Jones: POP, POP, POP-POP-POP, POP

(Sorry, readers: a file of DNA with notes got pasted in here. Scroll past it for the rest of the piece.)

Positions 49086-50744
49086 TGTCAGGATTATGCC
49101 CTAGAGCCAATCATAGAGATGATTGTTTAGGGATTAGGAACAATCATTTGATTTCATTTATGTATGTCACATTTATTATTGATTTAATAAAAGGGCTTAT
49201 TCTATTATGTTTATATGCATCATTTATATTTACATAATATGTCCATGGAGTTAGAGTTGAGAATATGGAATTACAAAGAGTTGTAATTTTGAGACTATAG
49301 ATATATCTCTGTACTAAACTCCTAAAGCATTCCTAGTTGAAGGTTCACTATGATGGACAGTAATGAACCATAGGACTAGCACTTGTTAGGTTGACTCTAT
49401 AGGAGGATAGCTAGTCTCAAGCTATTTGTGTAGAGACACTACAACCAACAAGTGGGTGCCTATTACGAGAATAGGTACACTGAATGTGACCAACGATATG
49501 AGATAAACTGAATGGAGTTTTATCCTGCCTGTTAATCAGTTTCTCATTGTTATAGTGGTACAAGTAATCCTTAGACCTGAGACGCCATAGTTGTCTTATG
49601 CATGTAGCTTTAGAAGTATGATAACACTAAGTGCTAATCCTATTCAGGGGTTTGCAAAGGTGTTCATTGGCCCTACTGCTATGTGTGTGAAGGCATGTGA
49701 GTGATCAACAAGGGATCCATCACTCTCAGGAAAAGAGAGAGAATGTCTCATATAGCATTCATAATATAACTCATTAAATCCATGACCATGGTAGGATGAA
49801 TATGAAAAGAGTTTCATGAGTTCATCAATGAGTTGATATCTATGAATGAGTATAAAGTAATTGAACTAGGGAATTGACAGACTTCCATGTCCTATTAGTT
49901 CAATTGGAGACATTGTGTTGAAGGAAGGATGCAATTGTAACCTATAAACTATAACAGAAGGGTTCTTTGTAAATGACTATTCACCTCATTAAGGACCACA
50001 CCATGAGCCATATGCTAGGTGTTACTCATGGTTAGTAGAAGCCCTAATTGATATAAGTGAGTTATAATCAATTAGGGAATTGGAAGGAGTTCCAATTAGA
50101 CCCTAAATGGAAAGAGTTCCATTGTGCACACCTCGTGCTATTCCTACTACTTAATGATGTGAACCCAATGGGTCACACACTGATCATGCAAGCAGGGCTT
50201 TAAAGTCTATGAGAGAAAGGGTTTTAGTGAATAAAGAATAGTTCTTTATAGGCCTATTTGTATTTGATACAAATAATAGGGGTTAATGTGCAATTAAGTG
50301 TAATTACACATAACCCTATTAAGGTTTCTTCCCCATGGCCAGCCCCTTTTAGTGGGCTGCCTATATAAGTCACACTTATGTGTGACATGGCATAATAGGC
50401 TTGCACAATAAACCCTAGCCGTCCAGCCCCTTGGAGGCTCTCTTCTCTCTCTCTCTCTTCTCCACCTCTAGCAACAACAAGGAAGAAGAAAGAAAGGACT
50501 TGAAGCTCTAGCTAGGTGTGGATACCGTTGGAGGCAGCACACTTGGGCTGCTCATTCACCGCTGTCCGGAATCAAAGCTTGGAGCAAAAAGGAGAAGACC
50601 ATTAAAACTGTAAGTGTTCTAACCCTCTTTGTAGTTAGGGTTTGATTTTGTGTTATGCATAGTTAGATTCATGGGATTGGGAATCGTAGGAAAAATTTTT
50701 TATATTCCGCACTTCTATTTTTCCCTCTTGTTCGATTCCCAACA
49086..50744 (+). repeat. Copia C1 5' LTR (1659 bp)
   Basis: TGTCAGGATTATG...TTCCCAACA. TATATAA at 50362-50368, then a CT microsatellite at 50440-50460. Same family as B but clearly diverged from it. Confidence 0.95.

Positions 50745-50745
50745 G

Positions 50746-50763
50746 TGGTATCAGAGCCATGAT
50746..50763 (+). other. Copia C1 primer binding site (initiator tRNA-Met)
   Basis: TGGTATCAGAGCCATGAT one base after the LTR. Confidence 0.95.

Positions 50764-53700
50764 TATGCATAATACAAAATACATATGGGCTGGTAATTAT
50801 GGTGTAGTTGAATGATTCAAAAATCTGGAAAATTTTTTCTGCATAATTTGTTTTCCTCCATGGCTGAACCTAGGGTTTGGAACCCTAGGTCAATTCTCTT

The day belonged to Vince Gibson's Kansas State Wildcats over Bob Devaney's Cornhuskers, 12-0. It was the first conference shutout by the Cats since 1955. It was only the second time in the Devaney era that an NU team had been blanked. "I remember reading Devaney's book and he had one page devoted to that game," said Jones. "He called it his lowest moment in his life. He said there were probably 200 'For Sale' signs in his front yard when he got home." The victory was K-State's first over Nebraska since 1959. After that fall Saturday of 1968, it took the Wildcats until 1998 to defeat the Big Red again, and not until 2003 to top them in a game played in Lincoln. "I remember it like yesterday," said the 63-year-old Jones. "The first play of the game (Lynn) Dickey calls an out-and-up. I remember making my cut in front of the NU bench and hearing Devaney scream, 'Get back, get back, get back.' I was five steps down the field by then, caught the pass and got down to the 5- or 10-yard line." On the next snap, Dickey threw a flare pass to Mack Herron and K-State had all the points they would need on the day to win. Max Arreguin would add insurance points with two fourth-quarter field goals for K-State's win by a dozen. Defensively, K-State was nasty, allowing the Huskers just 146 total yards, and a measly 78 on the ground. As Jones said of the game, "Kansas State had done something good for a change." "Coach Devaney said it was the game that changed the Nebraska philosophy," said Jones. "It was after that game that they started recruiting faster athletes from the south." It was also after that season that Tom Osborne was promoted to offensive coordinator, who installed the I-Formation. In 1970 and 1971 NU would win national titles. In Jones' sophomore and junior seasons, K-State had won just one game. By Wildcat standards, this third win of the 1968 season was the most for any team in Purple and White since 1958. Jones, with the help of Dickey and Herron, were in the infancy of changing the K-State landscape. "Lynn probably had the best arm I've seen. He was razor sharp with his passing ... just precise with a lot of speed on the ball. It would knock you on the ground if you weren't ready," said Jones, who earned All-Big 8 honors in 1967 and 1968. "He would come in the huddle and you had an immediate belief. "Mack was as fast as anyone I've ever seen. He could cut so fast. He could cut east and west as fast as he could run north and south," said Jones. "He was that rare triple threat in that he could run, receive and return." And Jones could catch any ball in his vicinity. An 11th-round draft selection by the Cleveland Browns in the 1969 draft, he enjoyed a three-year NFL career with six receptions for 99 yards, plus returning nine punts for 63 yards. One might consider those as modest numbers, unless one goes back to Jones' gridiron beginning when he played six-man football as a freshman in a wee-bit of a community called Kanorado, located not much more than a deep route from the Colorado line on I-70 just west of Goodland. "The next year the principal cancelled our season because we only had eight eligible kids to play," said Jones. "My dad immediately took me the 15 miles into Goodland and rented a house so I could have legal residency. My sophomore year I stayed in that house by myself. My mom would come into the city a couple times a week to make sure I was eating and was OK, so it wasn't like they left me as a castaway. Then the next two years I lived with my 95-year-old grandmother." Jones had a dream of playing for Kansas, but K-State was the only school to offer a full scholarship. "That made up my dad's mind where I was going to go," laughed Jones. "He liked that scholarship part of it." Jones' first two K-State years were under head coach Doug Weaver with the Wildcats going 0-19-1 before the arrival of Gibson. To this day, Jones says he remembers that first team meeting. "He walked in from the back of the room like a general," Jones reflected. "His first words were that line about looking to your right, and to your left, and him saying, 'Two of the three of you will not be on this team in two years.' That made you swallow pretty hard. "Then he said that from the films he had watched there were only three players he had any confidence in: Lankas (Danny), Davis (Cornelius) and Jones. I think that's the first time I took a breath in the entire meeting," said Jones. Now 42 years later, Jones still ranks No. 6 in all-time receptions (127) and receiving yardage (1,904) by a Wildcat. Today, Jones lives just outside of Cleveland, where, along with his two sons, he owns J.I.T. 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